It seems odd at times, but the ultimate success of being a mentor is when you can cut the strings because you are no longer needed.
Successful mentoring doesn’t happen overnight. It takes an investment of time – yours and the person being mentored. But the return on your investment is worth it.
There is a Chinese proverb that says, “If you want a harvest in one year, grow a crop. If you want a harvest in ten years, grow trees. If you want a harvest that lasts a lifetime, grow people.”
Some compare mentoring to a classroom where knowledge is taught. There is definitely a transfer of wisdom, but it isn’t so much taught as it is learned – through experience.
The best mentoring takes place through the process of trying out what is taught. The great scientist, Albert Einstein, had much to teach and was a professor of science at various time in his life. He is quoted as saying, “I never teach my pupils; I only attempt to provide the conditions in which they can learn.”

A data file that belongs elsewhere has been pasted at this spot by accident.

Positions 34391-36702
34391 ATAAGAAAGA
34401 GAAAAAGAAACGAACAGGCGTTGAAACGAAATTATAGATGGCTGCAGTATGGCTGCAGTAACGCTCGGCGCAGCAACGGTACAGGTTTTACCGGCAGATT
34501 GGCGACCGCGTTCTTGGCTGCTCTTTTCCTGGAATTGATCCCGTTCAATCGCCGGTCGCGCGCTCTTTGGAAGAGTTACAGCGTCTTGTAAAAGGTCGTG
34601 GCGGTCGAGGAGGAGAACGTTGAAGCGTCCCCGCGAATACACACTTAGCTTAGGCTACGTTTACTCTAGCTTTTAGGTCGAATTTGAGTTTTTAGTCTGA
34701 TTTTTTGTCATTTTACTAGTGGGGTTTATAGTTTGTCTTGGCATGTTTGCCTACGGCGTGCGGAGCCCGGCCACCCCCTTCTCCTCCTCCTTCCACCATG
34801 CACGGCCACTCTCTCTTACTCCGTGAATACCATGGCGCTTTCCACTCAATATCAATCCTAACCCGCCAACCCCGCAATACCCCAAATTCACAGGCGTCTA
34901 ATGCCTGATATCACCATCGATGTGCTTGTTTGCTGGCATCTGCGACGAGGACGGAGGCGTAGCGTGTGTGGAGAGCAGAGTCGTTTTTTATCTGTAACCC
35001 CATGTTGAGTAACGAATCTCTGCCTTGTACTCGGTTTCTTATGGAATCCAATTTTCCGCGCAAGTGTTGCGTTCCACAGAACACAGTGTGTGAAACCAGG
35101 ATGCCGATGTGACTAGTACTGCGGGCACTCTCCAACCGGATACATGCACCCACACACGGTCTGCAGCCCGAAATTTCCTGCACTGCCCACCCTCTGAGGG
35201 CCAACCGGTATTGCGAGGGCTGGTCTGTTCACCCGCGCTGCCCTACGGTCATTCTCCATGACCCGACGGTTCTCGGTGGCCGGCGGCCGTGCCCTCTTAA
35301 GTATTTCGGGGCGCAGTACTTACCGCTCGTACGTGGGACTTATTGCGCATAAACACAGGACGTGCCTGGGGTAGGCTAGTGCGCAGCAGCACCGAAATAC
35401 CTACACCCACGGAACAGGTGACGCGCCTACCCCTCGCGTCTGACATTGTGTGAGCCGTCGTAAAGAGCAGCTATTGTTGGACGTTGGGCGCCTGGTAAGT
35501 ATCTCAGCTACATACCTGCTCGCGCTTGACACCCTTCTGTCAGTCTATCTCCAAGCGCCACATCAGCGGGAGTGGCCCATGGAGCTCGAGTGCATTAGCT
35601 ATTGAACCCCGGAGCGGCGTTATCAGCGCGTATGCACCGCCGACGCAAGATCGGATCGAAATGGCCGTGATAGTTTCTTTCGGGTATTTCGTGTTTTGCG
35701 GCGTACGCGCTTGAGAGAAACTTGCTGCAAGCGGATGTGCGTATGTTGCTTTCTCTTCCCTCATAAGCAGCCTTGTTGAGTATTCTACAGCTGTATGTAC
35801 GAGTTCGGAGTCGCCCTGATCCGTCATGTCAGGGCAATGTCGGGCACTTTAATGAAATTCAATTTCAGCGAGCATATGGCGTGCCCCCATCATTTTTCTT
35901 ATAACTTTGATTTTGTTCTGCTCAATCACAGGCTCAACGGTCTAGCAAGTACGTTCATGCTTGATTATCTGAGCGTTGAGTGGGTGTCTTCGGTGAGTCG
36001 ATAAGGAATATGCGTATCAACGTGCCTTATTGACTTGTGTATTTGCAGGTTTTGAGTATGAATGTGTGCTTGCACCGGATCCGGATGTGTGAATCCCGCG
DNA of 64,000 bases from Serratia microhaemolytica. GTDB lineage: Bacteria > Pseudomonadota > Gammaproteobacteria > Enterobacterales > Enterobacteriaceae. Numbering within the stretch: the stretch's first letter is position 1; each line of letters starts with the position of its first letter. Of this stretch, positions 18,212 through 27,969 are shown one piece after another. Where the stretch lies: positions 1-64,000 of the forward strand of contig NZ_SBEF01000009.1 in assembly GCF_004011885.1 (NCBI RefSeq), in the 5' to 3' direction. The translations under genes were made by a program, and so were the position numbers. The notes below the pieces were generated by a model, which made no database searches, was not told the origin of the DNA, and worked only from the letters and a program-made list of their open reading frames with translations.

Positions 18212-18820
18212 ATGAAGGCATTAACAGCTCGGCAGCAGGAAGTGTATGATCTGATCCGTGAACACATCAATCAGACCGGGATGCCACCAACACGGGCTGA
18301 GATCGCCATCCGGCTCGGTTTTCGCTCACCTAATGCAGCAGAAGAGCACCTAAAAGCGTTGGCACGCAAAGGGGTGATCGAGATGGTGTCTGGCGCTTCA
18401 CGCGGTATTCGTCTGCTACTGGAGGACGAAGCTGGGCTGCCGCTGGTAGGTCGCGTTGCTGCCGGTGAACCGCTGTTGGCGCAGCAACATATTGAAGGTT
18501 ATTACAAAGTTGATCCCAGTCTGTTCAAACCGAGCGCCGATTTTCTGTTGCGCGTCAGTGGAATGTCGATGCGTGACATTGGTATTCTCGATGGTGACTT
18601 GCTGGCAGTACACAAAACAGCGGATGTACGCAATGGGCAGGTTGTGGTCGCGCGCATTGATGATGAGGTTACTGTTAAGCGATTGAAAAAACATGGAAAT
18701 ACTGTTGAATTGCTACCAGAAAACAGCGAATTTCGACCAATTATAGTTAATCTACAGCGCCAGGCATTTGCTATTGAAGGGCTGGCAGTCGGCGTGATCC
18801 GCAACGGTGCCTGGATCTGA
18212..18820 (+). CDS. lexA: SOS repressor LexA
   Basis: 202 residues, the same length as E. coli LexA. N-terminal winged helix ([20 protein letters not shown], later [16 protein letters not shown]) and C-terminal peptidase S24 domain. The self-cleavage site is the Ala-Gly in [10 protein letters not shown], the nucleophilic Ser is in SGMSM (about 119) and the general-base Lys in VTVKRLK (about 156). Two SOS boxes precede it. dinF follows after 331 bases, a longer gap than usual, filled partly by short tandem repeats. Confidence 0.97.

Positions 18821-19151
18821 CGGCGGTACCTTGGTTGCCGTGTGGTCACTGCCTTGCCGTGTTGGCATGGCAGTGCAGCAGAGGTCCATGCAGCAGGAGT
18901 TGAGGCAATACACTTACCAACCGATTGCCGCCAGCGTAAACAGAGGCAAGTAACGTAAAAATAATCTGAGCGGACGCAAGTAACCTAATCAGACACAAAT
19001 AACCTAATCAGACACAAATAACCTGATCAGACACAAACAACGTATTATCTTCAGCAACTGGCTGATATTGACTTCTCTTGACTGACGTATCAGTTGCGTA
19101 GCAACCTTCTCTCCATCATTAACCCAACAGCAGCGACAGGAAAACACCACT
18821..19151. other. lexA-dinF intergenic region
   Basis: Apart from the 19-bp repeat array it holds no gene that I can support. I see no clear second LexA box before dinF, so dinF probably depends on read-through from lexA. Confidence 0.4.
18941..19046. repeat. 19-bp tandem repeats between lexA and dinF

It is important that mentors share what they know, but it is equally important to help people discover what they already know. Benjamin Disraeli once said, “The greatest good you can do for an individual is not just to share your riches, but to reveal to them their own.”
Once people realize all that they can accomplish, then they are ready to fly.